Stuyven takes Milan-San Remo leadership reins for Trek-Segafredo

With 2015 Milan-San Remo winner John Degenkolb and Trek-Segafredo back-up plan Giacomo Nizzolo both out of this year's race due to illness and injury, leadership duties for the season's first Monument fall on Jasper Stuyven, whose biggest Spring win to date came in 2016 at Kuurne-Brussell-Kuurne.

The 25-year-old Belgian was 39th in Milan-San Remo last year, finishing in the field behind the three-rider move of winner Michal Kwiatkowski (Team Sky), runner-up Peter Sagan (Bora-Hansgrohe) and third-placed Julian Alaphilippe (Quick-Step Floors), but the reigns of team leadership are his this year despite only starting the race once before.

"I don’t think it’s a disadvantage that this is only my second participation in Milan-San Remo," Stuyven said at the Trek-Segafredo press conefence on the eve of the race.

"I did it last year, we did a recon earlier this week, so I have the final again fresh in my mind. It might be more difficult to predict how the other teams will race, but in fact that’s something you have to see during the race itself. That’s not a Milan-San Remo specific thing."

Stuyven may be a relative newcomer to Milan-San Remo and its nearly 300km of racing, but he's no stranger to hard, difficult days. Stuyven finished fourth in Paris-Roubaix last year, making the final five-rider group that included winner Greg Van Avermaet (BMC Racing), Zdenek Stybar (Quick-Step Floors), Sebastian Langeveld (Cannondale-Drapac) and Gianni Moscon (Team Sky).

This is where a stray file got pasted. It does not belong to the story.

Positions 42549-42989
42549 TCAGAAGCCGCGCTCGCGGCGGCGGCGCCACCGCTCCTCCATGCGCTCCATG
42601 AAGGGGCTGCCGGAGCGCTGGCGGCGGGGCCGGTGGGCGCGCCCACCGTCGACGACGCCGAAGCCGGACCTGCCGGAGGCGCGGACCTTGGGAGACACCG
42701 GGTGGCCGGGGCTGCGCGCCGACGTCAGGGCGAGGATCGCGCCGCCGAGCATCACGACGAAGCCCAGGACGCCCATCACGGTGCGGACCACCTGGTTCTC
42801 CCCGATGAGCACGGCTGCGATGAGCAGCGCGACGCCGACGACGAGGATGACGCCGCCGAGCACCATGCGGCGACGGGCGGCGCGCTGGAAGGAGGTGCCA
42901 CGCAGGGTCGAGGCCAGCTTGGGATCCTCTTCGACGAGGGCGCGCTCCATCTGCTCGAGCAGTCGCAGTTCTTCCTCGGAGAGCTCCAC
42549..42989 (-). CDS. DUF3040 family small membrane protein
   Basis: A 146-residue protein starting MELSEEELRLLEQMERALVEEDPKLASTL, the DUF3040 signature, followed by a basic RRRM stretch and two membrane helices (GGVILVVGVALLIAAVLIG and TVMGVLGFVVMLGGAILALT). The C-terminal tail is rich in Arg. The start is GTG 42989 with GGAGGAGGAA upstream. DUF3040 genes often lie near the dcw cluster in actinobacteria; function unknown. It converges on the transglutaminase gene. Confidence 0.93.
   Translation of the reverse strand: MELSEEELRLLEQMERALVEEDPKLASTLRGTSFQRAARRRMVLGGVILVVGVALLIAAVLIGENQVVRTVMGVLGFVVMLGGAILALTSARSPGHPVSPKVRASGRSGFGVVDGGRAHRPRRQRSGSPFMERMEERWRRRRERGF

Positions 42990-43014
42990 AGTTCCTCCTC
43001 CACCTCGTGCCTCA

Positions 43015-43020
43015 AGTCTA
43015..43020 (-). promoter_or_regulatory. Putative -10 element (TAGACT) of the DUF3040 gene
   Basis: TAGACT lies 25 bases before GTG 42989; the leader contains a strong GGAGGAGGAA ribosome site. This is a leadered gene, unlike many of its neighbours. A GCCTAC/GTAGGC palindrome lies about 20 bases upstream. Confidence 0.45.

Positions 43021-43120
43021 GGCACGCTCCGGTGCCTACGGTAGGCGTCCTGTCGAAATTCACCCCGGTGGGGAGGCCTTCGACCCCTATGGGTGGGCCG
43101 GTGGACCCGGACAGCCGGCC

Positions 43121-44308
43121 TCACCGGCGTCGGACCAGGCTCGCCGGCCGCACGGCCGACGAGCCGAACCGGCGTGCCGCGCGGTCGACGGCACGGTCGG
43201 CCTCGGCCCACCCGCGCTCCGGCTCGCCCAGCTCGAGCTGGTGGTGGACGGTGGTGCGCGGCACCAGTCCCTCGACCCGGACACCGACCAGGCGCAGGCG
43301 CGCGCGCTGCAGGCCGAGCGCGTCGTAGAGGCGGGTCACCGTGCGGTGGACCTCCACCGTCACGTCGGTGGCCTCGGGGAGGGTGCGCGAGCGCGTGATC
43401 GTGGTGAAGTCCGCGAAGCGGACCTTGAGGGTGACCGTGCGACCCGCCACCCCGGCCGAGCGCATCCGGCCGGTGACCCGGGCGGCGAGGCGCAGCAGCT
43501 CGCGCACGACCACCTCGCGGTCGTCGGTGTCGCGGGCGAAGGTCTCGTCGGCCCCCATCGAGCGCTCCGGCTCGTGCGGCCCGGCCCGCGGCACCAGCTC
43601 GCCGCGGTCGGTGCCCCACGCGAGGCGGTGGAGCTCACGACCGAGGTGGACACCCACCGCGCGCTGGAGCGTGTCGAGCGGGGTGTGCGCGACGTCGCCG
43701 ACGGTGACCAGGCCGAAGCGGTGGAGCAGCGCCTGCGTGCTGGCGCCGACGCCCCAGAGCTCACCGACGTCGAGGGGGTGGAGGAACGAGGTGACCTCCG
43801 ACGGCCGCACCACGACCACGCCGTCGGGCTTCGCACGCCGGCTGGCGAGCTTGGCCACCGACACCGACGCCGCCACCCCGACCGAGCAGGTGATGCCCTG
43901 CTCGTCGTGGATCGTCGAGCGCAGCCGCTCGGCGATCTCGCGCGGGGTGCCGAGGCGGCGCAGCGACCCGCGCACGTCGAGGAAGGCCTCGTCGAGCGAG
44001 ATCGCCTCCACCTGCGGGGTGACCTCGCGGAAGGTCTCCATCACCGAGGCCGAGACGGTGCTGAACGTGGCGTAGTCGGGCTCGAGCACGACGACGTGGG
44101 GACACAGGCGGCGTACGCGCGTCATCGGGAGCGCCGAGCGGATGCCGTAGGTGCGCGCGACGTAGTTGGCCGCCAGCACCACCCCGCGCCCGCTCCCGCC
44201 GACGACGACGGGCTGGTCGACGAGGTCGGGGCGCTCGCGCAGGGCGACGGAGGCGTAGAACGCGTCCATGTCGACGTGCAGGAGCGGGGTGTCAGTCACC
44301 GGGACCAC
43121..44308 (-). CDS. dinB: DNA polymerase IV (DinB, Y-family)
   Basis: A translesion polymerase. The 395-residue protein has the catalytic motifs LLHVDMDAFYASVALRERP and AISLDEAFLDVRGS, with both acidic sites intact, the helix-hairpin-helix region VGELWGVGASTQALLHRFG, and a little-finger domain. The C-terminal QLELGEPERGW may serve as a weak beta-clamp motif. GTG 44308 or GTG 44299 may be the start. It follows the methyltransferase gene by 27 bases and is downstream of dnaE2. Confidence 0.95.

Stuyven was fourth in Omloop Het Nieuwsblad last month, and in Kuurne-Brussel-Kuurne he jumped away from the lead group with Daniel Oss at the top of the Nokereberg, eventually shedding Oss and continuing on solo until the peloton brought him back with 18km to go. 

“With the things Jasper has shown in the past few weeks, for me he is for sure a candidate to be in the front tomorrow," said Trek-Segafredo teammate Fabio Felline. "The finish in San Remo is always very strange, with sometimes a surprise in the sprint. So, in a sprint after 7 hours of racing and after half a race in the rain like they predict for tomorrow, anything can happen.

"Maybe Jasper is not the best sprinter, but at the end what you need is the legs, and for me has the good legs to be competitive with the best riders,” Felline said.

Stuyven acknowledged that he benefited from being able to race for himself while not having the burden of high expectations.

“For sure I would like to make a good result tomorrow, but at the same time I have to be realistic," he said. "This race doesn’t suit me for the full 100 per cent: I am not super fast but not super slow either, so I am well aware that everything has to fall into place at exactly the right time.

"I look at this race in a positive way and see it as an extra chance to make a great result in a Monument," he said, "[It is] a chance that I will take without putting too much pressure on myself by expecting too much."

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